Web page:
Always Worth Saying’s Question Time Review

"You have entertained me," Dominic Lawson - Times colleague of 70s comedienne Ayesha hazakiri

Question Time 15th April 2021


Bernard Jenkin (Conservative)
Rosie Duffield (Labour)
Xand van Tulleken (TV Presenter)
Geoff Norcott (Comedian)
Ayesha Hazarika (Labour Commentator)

Venue: London

This week, all of the panellists and Ms Bruce were in black (and looked better for it) as a mark of respect to the late Duke of Edinburgh. The first question was, is it time to make political lobbying an illegal act?

Bernard Jenkin (Conservative) said, ‘no’, lobbying is part and parcel of democracy. Everybody lobbies, constituents lobby their MPs. “But,” he wondered, “do some people have privileged access?” And as for a part-time civil servant, also working part-time as a lobbyist, Bernard was baffled. Maybe this a re-set moment?

Brexiteer Sir Bernard Christison Jenkin is the Conservative MP for Harwich and North Essex, Chair of the Liaison Committee and son of The Lord Jenkin of Roding, better known to Puffins as Patrick Jenkin MP, a one-time minister in Mrs Thatcher’s cabinet.

In the 2009 expenses scandal, Bernard had to return £36,000 of expenses that he’d claimed as rent paid to his sister-in-law. Tut, tut.

Mr Jenkin’s wife, Anne, is a member of the House of Lords and the daughter of the 4th Baron Rayleigh. Appropriately, she has sat on the All Party Parliamentary Group for Food Poverty and Hunger. A former squeeze of leftie media type Richard Curtis, her and Bernard’s nuptials are rumoured to be the inspiration for Curtis’s famous luvvie lovefest film “Four Weddings and a Funeral.”

In the interests of equality, Mr Jenkin was educated privately at the £21,000 a year Highgate School, then read English Literature at Corpus Christi, Cambridge, before entering politics after a stint in business. Despite his constituency being an easy commute from Westminster, you pay Bernard £1,910 a month to rent in London.

You also pay his £191 annual Daily Telegraph subscription (How come? Mine’s £3 for three months) and his £175 subscription to The Economist. You also pay his bargain-basement £134 a year subs for the Essex County Standard which can be read online for free.

Ayesha Hazarika (Labour Commentator) was speaking from ‘down the line’. Why? She lives in Camden, which is in North London. Sleaze, nepotism, corruption, said Ayesha. She mentioned teh 1% pay rise for NHS staff. Fat cats cleaning off the cream and filling their boots, said Ayesha. Mixing her metaphors to political effect, perhaps she is lobbying to get herself a job as a lobbyist?

It’s grubby, claimed Geoff Norcott (Comedian). Would David Cameron declaring his Greensill lobbying meetings have helped, asked Bruce? “Being a working-class Tory voter,” replied Gregg, as if being a TV media wallah in London makes you working class. David Cameron, not short of pennies to start with and he was the Prime Minister, said Geoff, with the remarkable salt of the earth insight of the working classes.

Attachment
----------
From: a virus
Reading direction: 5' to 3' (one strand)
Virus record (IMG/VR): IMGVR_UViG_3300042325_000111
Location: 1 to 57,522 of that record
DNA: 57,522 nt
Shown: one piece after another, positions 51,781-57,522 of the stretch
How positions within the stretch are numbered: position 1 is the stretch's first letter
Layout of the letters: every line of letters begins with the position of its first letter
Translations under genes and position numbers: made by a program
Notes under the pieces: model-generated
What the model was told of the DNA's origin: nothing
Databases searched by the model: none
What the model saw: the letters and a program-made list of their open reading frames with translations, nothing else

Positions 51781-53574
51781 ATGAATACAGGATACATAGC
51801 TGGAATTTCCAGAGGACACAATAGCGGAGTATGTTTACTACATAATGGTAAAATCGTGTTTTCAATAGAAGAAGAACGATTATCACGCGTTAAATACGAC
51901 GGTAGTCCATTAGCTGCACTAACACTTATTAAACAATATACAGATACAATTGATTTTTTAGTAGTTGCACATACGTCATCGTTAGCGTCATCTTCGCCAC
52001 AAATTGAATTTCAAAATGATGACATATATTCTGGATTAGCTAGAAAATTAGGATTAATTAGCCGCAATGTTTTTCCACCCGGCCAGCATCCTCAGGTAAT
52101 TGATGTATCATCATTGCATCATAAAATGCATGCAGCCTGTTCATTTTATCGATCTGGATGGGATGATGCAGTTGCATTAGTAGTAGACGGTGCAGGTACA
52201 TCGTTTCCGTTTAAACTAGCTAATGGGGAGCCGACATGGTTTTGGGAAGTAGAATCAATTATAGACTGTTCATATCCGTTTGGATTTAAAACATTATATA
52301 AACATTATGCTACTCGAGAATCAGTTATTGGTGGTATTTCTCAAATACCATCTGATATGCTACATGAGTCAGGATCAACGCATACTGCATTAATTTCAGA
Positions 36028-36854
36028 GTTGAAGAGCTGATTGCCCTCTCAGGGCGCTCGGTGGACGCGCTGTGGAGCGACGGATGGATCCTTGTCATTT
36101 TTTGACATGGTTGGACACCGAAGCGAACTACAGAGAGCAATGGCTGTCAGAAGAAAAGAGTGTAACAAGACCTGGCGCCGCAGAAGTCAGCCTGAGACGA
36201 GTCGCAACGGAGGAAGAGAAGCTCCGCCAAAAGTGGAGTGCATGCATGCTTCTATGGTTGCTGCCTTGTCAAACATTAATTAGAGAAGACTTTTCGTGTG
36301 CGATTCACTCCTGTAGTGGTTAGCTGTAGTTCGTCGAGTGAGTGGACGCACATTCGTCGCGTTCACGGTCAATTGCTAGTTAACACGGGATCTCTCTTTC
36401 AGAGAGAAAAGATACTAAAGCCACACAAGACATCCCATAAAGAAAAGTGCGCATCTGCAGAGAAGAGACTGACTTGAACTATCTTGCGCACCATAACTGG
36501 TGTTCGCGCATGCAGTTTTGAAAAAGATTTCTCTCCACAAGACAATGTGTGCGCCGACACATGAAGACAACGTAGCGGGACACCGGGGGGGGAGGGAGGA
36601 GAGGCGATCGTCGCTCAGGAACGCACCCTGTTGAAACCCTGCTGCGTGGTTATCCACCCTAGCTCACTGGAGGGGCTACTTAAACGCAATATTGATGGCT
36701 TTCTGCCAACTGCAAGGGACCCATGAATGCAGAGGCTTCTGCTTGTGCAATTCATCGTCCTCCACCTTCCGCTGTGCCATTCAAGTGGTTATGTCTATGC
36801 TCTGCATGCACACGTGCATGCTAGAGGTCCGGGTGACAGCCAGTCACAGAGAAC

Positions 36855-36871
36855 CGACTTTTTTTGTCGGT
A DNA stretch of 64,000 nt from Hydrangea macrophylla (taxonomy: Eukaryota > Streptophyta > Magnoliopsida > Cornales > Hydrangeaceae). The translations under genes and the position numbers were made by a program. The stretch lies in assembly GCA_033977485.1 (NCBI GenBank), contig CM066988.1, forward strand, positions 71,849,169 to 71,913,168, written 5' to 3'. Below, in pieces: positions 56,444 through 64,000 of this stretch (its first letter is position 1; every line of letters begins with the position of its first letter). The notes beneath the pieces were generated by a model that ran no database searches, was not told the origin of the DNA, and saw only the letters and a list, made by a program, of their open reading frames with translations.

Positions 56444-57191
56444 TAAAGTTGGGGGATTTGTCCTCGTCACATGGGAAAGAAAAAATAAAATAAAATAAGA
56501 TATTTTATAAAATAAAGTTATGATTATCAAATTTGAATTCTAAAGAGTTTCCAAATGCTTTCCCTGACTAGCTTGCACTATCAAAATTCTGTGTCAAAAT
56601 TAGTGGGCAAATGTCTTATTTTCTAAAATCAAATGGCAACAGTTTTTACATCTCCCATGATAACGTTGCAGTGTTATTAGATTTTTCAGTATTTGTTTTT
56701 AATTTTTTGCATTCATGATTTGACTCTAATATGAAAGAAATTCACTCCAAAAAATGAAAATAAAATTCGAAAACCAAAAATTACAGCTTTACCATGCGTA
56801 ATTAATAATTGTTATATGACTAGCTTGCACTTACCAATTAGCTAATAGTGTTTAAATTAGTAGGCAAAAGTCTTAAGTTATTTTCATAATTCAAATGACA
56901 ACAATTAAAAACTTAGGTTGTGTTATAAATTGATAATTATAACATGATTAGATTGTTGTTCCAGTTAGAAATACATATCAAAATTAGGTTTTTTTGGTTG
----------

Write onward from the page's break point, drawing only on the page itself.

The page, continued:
Comedian Geoff Norcott hails from South London. Originally a teacher, he progressed to being a part-time performer on the stand-up comedy circuit. From there, he began writing for TV, eventually appearing on the other side of the camera on panel shows. Looking for a new angle, his wife suggested that he ‘riff’ on the fact that he votes Conservative, from which he has gained a reputation as one of the few mainstream media right-wing comedians. He has entertained the troops in Afghanistan and voted for Brexit. He claims to be working class, but the accent is a bit ‘mockney’ and his father was a draftsman. We shall see.

Rosie Duffield (Labour) wanted to be lobbied, as she finds out lots of interesting things that she didn’t know about from lobbyists. Rosie is the Labour MP for Canterbury. Last year she got into a tangle with the ’T’ community and the trades unions when tweeting that only women have cervixes. Two members of her office staff resigned after being triggered by Rosie’s constituents writing in and phoning up to agree with her. Can’t have that!

Make connection, network but be transparent, suggested one of the QT50 audience. “Integrity,” said one of the others. “It feels grubby,” she added. But, said Dr Xand van Tulleken (TV presenter), sunshine isn’t necessarily the disinfectant you might think it is. Only the voters should control MPs. Look at America with the big healthcare and gun lobbies. Sheer weight of money decides these things whether there’s transparency or not.

Ayesha had a pre-prepared laundry list of alleged Tory sleaze, topped off with the race card. She is lobbying to become a lobbyist.

Bernard was on a committee, and if people would only take notice of his committee then this kind of thing wouldn’t happen. “The whole system seems to have become blind.” A sense of entitlement had crept into the political culture.